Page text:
Releasing a hit song while a music genre is at its peak is the perfect recipe to create something timeless. In 1978, icon Cheryl Lynn released her first single “Got to Be Real.”

Its success would then set the trajectory for her debut self-titled album, which became RIAA-certified Gold, per AllMusic.

Lynn’s debut album went on to be followed up by eight more studio albums including “Preppie” in 1983, which featured “Encore,” written by the legendary Jimmy Jam and Terry Lewis. Although the song was released 40 years ago, it’s been gaining traction on TikTok.

@lordonnie_ OK enough playing T.T.S.✨ is back 😮‍💨😮‍💨#fyp #fypシ #foryoupage #trending #viral #baltimore #makegoviral #donniespinns #TTS #WheneverWherever ♬ Encore – Cheryl Lynn

Since then, according to Music Data, an account on X, “Encore” spiked by more than 30,000 streams on Spotify in just 24 hours on Nov. 7, 2023, and overall has seen growth of 10% in sales/streams.

Following the news, an X user tweeted that it was unfortunate that when trends like this occur, artists aren’t likely to receive a profit. With a post on Nov. 8, Lynn responded and cleared the air on her end.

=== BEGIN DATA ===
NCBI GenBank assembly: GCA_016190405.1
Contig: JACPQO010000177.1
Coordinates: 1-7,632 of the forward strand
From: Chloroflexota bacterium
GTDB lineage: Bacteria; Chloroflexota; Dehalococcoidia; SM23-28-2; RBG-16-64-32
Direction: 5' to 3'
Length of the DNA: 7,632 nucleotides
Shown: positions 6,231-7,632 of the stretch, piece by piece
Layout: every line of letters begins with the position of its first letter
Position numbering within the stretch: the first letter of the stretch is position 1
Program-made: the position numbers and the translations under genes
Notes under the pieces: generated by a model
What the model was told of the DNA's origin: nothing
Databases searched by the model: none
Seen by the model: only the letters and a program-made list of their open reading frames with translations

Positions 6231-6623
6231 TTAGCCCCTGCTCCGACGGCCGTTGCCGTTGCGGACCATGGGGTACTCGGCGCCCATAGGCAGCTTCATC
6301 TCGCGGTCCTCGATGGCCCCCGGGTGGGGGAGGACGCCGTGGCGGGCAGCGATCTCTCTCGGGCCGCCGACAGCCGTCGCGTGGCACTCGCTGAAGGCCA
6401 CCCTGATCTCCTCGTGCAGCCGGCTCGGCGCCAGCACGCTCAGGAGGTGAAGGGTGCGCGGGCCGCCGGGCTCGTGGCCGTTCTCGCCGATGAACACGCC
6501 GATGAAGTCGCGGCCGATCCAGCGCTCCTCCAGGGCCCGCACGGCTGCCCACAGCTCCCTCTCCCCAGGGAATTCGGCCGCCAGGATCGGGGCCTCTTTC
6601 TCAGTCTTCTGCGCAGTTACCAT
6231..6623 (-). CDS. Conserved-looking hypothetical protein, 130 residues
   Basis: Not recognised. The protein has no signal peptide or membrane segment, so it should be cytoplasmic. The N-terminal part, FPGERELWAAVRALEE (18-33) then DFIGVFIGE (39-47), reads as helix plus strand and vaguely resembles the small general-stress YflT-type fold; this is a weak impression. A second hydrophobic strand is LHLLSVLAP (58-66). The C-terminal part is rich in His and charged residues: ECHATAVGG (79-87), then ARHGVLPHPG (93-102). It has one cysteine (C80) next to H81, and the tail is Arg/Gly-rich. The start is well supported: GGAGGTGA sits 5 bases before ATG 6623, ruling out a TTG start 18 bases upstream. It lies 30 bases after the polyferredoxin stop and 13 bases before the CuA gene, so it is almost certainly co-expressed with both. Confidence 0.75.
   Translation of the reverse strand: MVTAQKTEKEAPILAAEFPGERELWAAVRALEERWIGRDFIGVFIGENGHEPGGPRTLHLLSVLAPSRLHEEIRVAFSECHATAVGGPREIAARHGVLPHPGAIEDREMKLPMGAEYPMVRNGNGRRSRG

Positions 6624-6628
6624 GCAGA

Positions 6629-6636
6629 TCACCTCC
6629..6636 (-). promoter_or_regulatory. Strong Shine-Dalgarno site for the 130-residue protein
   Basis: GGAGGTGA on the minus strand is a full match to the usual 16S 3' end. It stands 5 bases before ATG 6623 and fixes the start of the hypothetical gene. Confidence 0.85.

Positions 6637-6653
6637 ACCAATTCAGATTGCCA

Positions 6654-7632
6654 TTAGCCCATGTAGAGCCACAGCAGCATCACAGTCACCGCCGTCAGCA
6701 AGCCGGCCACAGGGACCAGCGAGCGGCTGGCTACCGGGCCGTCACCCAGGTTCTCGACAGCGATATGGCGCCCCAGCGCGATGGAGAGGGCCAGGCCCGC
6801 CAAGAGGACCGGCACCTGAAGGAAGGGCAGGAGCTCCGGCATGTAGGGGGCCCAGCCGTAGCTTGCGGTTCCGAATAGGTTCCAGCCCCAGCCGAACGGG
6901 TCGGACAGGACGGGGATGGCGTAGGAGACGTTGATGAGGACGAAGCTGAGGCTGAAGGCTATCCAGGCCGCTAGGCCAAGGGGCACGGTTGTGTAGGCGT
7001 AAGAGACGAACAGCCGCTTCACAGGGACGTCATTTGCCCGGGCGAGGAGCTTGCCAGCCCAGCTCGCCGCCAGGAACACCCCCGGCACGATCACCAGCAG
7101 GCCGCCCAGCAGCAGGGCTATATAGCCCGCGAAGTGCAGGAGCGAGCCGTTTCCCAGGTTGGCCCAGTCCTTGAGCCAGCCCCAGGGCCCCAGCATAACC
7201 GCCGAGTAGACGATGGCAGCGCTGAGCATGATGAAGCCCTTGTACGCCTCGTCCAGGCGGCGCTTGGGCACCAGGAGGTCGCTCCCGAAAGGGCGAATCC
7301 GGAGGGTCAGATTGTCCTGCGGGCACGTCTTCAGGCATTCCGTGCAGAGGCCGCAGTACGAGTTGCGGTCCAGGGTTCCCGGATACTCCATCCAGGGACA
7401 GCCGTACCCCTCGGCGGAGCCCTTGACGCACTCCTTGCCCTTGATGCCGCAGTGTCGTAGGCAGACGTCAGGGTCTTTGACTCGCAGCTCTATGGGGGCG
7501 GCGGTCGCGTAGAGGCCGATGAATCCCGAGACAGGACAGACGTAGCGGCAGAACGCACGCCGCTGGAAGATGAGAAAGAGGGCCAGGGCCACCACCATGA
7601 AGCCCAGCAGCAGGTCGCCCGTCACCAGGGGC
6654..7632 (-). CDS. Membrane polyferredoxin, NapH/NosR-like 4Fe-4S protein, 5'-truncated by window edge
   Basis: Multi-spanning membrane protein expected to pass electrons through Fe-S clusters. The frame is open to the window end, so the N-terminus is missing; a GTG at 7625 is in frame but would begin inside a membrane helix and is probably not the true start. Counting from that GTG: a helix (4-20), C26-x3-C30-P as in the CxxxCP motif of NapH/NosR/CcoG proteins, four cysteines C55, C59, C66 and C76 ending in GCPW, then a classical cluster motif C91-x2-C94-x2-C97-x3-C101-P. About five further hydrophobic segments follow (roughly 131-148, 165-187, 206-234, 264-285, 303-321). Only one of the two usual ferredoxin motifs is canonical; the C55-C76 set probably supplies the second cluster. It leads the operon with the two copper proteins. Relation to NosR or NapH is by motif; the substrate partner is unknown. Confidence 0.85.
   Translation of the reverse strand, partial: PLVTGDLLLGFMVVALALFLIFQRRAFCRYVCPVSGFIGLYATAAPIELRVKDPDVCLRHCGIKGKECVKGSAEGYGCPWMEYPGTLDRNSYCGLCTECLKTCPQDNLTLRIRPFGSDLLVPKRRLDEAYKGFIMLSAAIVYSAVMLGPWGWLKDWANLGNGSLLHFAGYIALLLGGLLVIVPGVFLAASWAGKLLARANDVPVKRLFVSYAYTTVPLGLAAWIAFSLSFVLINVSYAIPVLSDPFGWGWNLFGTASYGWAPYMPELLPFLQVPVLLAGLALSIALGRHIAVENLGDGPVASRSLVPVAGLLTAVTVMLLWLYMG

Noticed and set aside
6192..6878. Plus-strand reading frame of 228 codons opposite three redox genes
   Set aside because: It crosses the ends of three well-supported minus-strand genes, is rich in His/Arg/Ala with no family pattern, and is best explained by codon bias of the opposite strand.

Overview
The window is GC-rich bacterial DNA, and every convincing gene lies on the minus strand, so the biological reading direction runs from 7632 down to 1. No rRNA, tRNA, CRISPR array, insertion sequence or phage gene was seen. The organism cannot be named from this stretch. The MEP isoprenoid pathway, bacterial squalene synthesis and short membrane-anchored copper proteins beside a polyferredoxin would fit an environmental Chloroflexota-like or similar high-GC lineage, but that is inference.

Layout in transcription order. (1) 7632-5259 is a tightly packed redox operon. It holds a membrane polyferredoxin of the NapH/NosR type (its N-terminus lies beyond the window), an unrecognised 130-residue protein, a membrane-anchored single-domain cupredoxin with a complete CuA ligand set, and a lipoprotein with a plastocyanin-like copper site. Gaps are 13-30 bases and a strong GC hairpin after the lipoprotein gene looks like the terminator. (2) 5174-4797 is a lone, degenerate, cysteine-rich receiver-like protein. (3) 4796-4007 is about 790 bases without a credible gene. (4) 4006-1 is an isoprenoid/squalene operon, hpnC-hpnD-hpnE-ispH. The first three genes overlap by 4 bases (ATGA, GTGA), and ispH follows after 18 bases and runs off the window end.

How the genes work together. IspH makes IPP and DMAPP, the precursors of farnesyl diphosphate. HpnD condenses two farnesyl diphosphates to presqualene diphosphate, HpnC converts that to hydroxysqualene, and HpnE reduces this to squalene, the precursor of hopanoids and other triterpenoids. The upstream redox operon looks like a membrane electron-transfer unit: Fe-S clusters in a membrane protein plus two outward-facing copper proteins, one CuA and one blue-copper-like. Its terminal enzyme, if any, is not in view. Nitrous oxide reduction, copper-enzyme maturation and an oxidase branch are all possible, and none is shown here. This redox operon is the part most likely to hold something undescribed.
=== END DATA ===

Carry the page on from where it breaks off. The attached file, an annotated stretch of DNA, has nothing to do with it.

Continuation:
“I own my masters so the royalties are lovely,” the soul singer tweeted. “Have been for over 35 years.”

And from the looks of how often Lynn’s music is used in the entertainment world, the royalties being “lovely” may not come as a surprise. The initial impact of “Got to Be Real” moved people worldwide to the dance floor in the late 1970s, but the classic has yet to lose its massive appeal.

Over four decades later, the disco record can still be heard in TV commercials and has been featured in numerous films and TV shows such as “Scandal,” “Sex and the City,” “RuPaul’s Drag Race All Stars,” “The Pink Panther,” Carlito’s Way,” and “Paris Is Burning,” according to IMDb. What’s more, “Encore” was featured in “Atlanta” and “The Photograph.”

Along with sharing that she owns her masters, Lynn announced that she’s working with lawyers to bring more of her music to streaming platforms.

When it comes to the concept of ownership, musicians owning their masters is at the top of the totem pole. As previously reported by AFROTECH, artists reclaiming their masters not only empowers them but also can create generational wealth. Check it out to learn more about other artists like Lynn who have been successful in taking back what’s theirs.